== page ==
Tuesday, August 10, 2010

Vintage Band Festival, Day 4: Marching through Georgia

It was horribly hot and humid on Sunday, the last day of the Vintage Band Festival, when Sebastian and I attended an afternoon concert by the 1st Brigade Band.  The weather seemed appropriate, since the 1st Brigade Band portrays an actual Wisconsin band that marched through the South with Gen. Sherman during the Civil War.

The 1st Brigade Band doesn't just play a concert, it presents a program that combines 1860s brass band music with historical stories and anecdotes, and includes women dressed in period costume.  As I sat in the shade, listening to the music and feeling the humidity, it was easy to believe I'd been transported to 1860s Georgia – except I had a bottle of water, and not a mint julep, in my hand.

Dan Woolpert, emeritus bandmaster, lets Sebastian hold a vintage brass horn.
The band members wear period uniforms and play instruments that date back to the 1860s.  The bells on the over-the-shoulder instruments point behind the players because the bands would march in front of the troops.  As one of the presenters explained during the program, 80 percent of the tunes in the original 1st Brigade Band's music books were quicksteps - songs played at 104 to 108 steps per minute, to get troops moving down the road.

Members of the 1st Brigade playing their vintage brass instruments.
The band played more than a dozen songs during the concert, including "The 7th Massachusetts Regimental Quickstep," "Glory Hallelujah March," "Rally 'Round the Flag" and an 1861 version of "The Star Spangled Banner," which we were instructed that we didn't need to stand for, since the song didn't become our national anthem until 1931.  During the presentation, the costumed women brought out several different flags that were used before and during the Civil War, like the Bonnie Blue Flag, an unofficial banner of the Confederacy.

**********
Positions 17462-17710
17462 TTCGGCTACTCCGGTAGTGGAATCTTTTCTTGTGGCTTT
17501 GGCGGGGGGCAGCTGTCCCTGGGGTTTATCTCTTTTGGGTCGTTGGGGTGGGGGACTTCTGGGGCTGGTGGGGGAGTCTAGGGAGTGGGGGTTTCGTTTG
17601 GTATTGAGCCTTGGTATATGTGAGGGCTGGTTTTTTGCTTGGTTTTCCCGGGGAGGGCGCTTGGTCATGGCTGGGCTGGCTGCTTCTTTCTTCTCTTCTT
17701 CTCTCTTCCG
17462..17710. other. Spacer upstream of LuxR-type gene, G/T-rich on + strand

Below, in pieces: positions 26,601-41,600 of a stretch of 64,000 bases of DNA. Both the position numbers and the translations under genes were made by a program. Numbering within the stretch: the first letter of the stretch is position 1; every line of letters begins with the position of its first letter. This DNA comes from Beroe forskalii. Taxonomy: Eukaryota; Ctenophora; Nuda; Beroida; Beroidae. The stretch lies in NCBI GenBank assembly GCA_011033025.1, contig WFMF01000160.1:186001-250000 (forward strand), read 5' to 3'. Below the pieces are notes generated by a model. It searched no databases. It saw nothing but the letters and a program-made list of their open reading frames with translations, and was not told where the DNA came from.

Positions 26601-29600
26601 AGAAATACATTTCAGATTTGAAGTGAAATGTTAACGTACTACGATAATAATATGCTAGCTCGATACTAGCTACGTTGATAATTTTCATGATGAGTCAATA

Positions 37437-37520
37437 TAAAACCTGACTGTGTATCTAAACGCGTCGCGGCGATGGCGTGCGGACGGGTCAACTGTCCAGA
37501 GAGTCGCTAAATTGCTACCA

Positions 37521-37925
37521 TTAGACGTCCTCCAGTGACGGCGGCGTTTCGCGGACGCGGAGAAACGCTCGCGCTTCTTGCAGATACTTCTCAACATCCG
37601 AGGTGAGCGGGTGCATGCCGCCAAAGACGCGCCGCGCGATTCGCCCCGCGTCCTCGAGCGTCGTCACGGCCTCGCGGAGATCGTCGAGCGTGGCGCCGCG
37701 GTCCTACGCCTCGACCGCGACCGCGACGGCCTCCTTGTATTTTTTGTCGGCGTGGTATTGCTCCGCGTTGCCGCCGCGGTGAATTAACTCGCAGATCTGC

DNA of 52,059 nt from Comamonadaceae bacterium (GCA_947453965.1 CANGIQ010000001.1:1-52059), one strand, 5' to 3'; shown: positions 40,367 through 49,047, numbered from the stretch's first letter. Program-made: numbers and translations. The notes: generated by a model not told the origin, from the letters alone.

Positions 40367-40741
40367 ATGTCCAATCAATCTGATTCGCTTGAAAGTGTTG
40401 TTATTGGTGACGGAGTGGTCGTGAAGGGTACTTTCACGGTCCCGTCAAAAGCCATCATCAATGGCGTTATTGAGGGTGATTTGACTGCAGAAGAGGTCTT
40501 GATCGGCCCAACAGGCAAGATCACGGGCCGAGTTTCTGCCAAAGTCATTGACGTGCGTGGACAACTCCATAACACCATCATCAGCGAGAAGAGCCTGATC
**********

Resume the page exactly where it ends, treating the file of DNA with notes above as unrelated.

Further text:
Presenters with one of the old flags.
The program closed with the song, "Marching Through Georgia."  I was amused to learn that Sherman grew to hate the song because people would always play it whenever he showed up to events.  It was neat to hear it played on vintage horns as my great-great grandfather Jasper Riggs would have heard it.  Jasper fought with the 45th Illinois Infantry, Company I, and did indeed march through Georgia, after fighting in battles at Shiloh and Vicksburg.

Jasper didn't play in a regimental band, but his son, my great-grandfather G. Oliver Riggs, played in the 55th (51st) Iowa Regimental Band when it traveled to the South in November 1906 to dedicate the Iowa memorials at the battlefields of Shiloh, Vicksburg, Chattanooga, Chickamauga, and Andersonville.

We are planning to retrace the steps of Jasper and G. Oliver in October when we visit the Shiloh National Military Park and the Vicksburg National Military Park during our family vacation.  We won't make it to Georgia, but we'll be sure to put the song on the iPod in honor of Sherman.

He probably wouldn't be amused.

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